BBC NEWS Americas Africa Europe Middle East South Asia Asia Pacific Arabic Spanish Russian Chinese Welsh
BBCi CATEGORIES   TV   RADIO   COMMUNICATE   WHERE I LIVE   INDEX    SEARCH 

BBC NEWS
 You are in:  Business
Front Page 
World 
UK 
UK Politics 
Business 
Market Data 
Economy 
Companies 
E-Commerce 
Your Money 
Business Basics 
Sci/Tech 
Health 
Education 
Entertainment 
Talking Point 
In Depth 
AudioVideo 


Commonwealth Games 2002

BBC Sport

BBC Weather

SERVICES 
Thursday, 14 February, 2002, 10:41 GMT
Concerns mount over Tyco
Tyco products and services
Wall Street has suffered a fresh bout of jitters over the stability of US conglomerate Tyco, as investors continue to shun firms perceived as resembling energy failure Enron.

Tyco, a complex network of companies in sectors from fire alarm systems to medical equipment, issued a profits warning on Wednesday, causing a 5% fall in its share price.

Tyco's shares have lost half their value this year, because investors are nervous of companies whose accounts they find opaque or confusing.

It has made more than 200 acquisitions in the past three years, and its books have been complicated by a web of legimitate but bewildering tax-avoidance schemes.

The profit warning was not received entirely negatively, however: analysts gave the firm credit for being open about its performance - not something it has been noted for in the past.

Strategy worries

Tyco still expects to make a healthy profit in the current quarter-year.

Chairman Dennis Koslowski
Mr Kozlowski no longer enjoys complete trust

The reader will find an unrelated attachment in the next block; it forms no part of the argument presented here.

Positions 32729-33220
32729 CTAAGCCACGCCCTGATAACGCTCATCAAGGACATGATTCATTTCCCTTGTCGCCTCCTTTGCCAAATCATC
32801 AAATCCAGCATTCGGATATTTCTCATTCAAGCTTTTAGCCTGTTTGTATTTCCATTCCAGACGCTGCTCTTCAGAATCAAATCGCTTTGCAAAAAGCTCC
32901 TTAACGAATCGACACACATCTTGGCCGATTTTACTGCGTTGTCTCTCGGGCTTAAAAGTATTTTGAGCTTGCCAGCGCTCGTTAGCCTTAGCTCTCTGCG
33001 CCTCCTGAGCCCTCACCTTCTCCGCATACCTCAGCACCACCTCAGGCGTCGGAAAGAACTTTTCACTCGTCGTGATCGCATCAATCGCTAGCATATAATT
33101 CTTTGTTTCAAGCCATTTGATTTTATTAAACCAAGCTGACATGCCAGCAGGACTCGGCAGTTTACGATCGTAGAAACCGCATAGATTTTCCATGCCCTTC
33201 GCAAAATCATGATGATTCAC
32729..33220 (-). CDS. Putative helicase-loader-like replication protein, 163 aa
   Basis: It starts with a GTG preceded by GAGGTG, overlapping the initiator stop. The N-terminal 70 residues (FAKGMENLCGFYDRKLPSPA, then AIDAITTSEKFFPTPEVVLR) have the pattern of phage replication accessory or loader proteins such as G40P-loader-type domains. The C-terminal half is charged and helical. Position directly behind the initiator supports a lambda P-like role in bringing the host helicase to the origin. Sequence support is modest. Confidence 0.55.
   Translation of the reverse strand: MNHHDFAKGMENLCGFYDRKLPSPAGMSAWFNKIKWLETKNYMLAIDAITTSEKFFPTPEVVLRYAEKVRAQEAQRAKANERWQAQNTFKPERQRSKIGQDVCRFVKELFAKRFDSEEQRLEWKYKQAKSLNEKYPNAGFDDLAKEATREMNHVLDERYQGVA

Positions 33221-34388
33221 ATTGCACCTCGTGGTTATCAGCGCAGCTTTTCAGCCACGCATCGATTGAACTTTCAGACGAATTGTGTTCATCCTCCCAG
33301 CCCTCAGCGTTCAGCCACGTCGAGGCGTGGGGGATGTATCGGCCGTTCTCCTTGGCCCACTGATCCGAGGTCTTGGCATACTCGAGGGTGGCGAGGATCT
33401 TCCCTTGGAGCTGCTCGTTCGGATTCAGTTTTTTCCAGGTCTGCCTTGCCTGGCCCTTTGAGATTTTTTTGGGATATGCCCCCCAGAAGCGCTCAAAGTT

But there are mounting concerns over its strategy, which now includes a plan to split the firm into four parts in an effort to release shareholder value.

For years, the company has produced above-market returns from unglamorous businesses, and investors have been happy to trust charismatic chairman Dennis Kozlowski to make the decisions for them.

After Enron's collapse, the mood has turned against companies with complicated accounting habits, and which have high-profile leaders such as Mr Kozlowski.

Shareholders are angry that Mr Kozlowski and Mark Swartz, Tyco's chief financial officer, have reportedly sold shares worth some $500m in the past three years, without informing the markets.

Counting the cost

Tyco is far from being a scandal along the lines of Enron, or Global Crossing, the ambitious US telecoms firm that collapsed last month.

But ominously, banks are already starting to count their exposure to the firm.

According to reports in the Wall Street Journal, JP Morgan Chase has unsecured Tyco loans worth $700m-1bn, the single biggest bank exposure to the firm.

JP Morgan was also one of the main bankers to Enron.

See also:

13 Feb 02 | Business
Accounting fears hit telecom shares
11 Feb 02 | Business
Echoes of Enron in telecoms collapse
08 Feb 02 | Business
Markets suffer from 'Enronitis'
06 Feb 02 | Business
Tyco soothes investor jitters
Internet links:


The BBC is not responsible for the content of external internet sites

Links to more Business stories are at the foot of the page.


E-mail this story to a friend

Links to more Business stories